Talk:Canon EF 70–300mm lens

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What is "incident light"? What does it mean?

Incident light is light that directly hits the optical surface of the lens - an example would be anytime the unobstructed sun is visible in the frame. The lens is prone to lens flare and/or reduced contrast in these situations. decltype (talk) 17:28, 5 October 2011 (UTC)

Lots of easy-to-disprove facts[edit]

EF 70–300mm f/4–5.6 IS USM: The optical performance of this lens is competitive to Canon's L series telephoto zoom lenses, such as the 70–200mm series of lenses.

This lens is also notable for having only a slight decrease in performance as the focal length goes beyond 200 mm.

Really? Checking the source I found this:

The Canon EF 70-300mm f/4-5.6 IS USM Lens has good center sharpness wide open at the wide end. Center sharpness decreases slightly as the focal length is increased to its weakest at 300mm. The lens becomes soft beyond 200mm.

And this:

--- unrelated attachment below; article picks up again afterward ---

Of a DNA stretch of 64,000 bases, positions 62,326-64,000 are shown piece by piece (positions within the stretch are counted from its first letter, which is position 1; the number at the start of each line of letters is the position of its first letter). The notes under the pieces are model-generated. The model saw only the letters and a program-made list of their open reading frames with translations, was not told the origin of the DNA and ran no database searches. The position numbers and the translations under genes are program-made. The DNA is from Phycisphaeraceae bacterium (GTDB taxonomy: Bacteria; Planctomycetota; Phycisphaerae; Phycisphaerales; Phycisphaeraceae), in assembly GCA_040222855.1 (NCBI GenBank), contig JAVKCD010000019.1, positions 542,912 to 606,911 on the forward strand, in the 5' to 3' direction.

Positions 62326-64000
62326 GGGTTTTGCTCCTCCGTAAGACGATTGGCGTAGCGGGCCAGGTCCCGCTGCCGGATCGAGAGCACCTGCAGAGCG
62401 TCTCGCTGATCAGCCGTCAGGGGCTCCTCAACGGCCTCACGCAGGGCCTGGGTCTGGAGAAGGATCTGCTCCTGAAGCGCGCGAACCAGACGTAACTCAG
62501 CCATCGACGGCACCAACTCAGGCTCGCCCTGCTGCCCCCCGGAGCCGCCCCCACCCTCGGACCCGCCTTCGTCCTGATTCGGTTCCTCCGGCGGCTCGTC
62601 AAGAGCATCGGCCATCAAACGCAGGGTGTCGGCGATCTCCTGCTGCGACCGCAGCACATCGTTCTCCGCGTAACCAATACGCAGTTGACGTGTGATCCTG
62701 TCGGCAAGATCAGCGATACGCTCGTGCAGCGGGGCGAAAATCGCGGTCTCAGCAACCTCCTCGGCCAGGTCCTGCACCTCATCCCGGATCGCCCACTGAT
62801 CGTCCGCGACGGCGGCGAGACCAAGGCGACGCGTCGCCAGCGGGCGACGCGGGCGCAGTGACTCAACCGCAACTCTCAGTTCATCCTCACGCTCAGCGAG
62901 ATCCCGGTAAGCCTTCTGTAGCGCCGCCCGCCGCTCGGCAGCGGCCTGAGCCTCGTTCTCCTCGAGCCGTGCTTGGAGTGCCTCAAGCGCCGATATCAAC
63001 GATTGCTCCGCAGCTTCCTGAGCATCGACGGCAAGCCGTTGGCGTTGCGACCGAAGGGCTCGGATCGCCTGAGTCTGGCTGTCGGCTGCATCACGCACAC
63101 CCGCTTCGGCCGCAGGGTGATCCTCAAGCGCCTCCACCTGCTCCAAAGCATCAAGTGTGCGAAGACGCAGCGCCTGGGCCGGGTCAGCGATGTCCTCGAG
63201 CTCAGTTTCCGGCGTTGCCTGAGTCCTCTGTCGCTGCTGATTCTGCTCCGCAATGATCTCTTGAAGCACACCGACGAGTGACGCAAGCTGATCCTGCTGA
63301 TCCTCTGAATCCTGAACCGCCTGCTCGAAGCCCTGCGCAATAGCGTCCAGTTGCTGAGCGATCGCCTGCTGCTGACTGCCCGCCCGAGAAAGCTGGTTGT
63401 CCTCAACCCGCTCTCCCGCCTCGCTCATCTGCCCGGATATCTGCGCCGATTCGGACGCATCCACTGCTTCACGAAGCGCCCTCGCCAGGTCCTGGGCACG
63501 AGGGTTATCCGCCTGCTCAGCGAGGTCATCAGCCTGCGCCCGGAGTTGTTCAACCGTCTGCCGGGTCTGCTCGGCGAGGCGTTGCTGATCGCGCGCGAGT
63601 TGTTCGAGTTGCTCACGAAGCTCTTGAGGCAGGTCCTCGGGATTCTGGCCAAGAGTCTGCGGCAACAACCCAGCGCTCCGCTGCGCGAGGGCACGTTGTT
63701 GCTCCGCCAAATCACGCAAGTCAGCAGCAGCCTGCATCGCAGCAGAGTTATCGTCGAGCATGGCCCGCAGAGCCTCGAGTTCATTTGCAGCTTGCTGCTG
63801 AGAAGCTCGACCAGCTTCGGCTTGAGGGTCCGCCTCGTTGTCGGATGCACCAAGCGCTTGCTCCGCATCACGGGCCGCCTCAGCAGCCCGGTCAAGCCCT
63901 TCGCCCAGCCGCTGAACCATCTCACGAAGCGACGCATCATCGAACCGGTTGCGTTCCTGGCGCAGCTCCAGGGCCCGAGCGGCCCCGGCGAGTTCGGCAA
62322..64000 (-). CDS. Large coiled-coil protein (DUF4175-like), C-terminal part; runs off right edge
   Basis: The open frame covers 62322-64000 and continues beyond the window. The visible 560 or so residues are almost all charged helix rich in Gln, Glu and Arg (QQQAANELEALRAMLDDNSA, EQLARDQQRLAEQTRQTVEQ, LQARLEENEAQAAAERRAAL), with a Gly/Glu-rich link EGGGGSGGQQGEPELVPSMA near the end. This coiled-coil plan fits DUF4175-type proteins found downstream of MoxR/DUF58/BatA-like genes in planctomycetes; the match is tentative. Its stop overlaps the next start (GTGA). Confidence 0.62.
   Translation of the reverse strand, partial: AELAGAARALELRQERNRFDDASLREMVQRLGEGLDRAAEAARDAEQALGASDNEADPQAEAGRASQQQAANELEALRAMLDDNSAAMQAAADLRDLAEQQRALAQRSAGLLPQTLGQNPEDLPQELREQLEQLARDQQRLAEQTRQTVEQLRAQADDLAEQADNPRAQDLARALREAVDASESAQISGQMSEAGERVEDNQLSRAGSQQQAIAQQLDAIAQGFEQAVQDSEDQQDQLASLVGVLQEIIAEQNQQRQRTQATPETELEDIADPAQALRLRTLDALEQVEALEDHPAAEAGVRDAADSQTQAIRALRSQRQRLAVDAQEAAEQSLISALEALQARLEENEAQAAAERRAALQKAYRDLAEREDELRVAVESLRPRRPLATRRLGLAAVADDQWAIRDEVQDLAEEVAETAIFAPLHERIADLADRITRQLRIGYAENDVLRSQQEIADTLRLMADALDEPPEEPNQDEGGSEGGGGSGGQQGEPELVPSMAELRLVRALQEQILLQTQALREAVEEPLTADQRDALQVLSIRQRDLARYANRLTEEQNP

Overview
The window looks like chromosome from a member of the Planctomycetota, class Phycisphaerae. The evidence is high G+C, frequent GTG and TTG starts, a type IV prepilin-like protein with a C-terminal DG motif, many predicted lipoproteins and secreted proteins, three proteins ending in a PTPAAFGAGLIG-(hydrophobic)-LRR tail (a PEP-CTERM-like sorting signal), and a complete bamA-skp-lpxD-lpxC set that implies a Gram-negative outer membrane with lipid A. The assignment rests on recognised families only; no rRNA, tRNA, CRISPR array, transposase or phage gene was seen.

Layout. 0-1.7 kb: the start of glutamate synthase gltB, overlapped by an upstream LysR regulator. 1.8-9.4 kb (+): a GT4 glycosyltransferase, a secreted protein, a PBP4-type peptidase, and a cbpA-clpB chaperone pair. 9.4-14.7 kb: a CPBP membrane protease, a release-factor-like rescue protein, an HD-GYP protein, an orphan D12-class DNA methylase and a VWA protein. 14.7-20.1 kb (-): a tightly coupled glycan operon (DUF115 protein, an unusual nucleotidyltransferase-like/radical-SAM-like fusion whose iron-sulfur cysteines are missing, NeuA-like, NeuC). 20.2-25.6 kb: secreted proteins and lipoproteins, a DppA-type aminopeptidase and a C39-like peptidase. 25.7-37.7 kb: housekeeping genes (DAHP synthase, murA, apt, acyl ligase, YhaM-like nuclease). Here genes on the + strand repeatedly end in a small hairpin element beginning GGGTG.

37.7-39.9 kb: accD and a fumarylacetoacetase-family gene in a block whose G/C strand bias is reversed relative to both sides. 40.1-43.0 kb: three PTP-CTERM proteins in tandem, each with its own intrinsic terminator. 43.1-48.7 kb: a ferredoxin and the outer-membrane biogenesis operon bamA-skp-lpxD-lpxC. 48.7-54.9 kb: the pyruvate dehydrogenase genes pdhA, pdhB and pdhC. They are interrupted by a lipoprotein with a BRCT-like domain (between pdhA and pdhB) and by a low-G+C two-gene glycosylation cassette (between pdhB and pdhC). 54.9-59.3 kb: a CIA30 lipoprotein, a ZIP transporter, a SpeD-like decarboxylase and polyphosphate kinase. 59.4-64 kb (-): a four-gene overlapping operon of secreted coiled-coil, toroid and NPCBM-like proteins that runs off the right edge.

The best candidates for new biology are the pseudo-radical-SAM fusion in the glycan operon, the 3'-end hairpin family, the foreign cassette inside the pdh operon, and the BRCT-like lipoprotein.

You can easily see that this lens can't keep up with a 70-200 - not even close - and that the image quality decreases significantly at 200mm or beyond.

EF 70–300mm f/4–5.6L IS USM: This lens has superb contrast that meets or exceeds other L-series telephoto zooms, but lacks in sharpness in the corners throughout most of its focal length range.

Browsing through the focal range on the page I linked above you'll see that the corners are sharp throughout the entire focal range even wide open.

Why all those misleading facts and give a link to that disproves those facts? I don't get it. — Preceding unsigned comment added by (talk) 16:31, 13 July 2015 (UTC)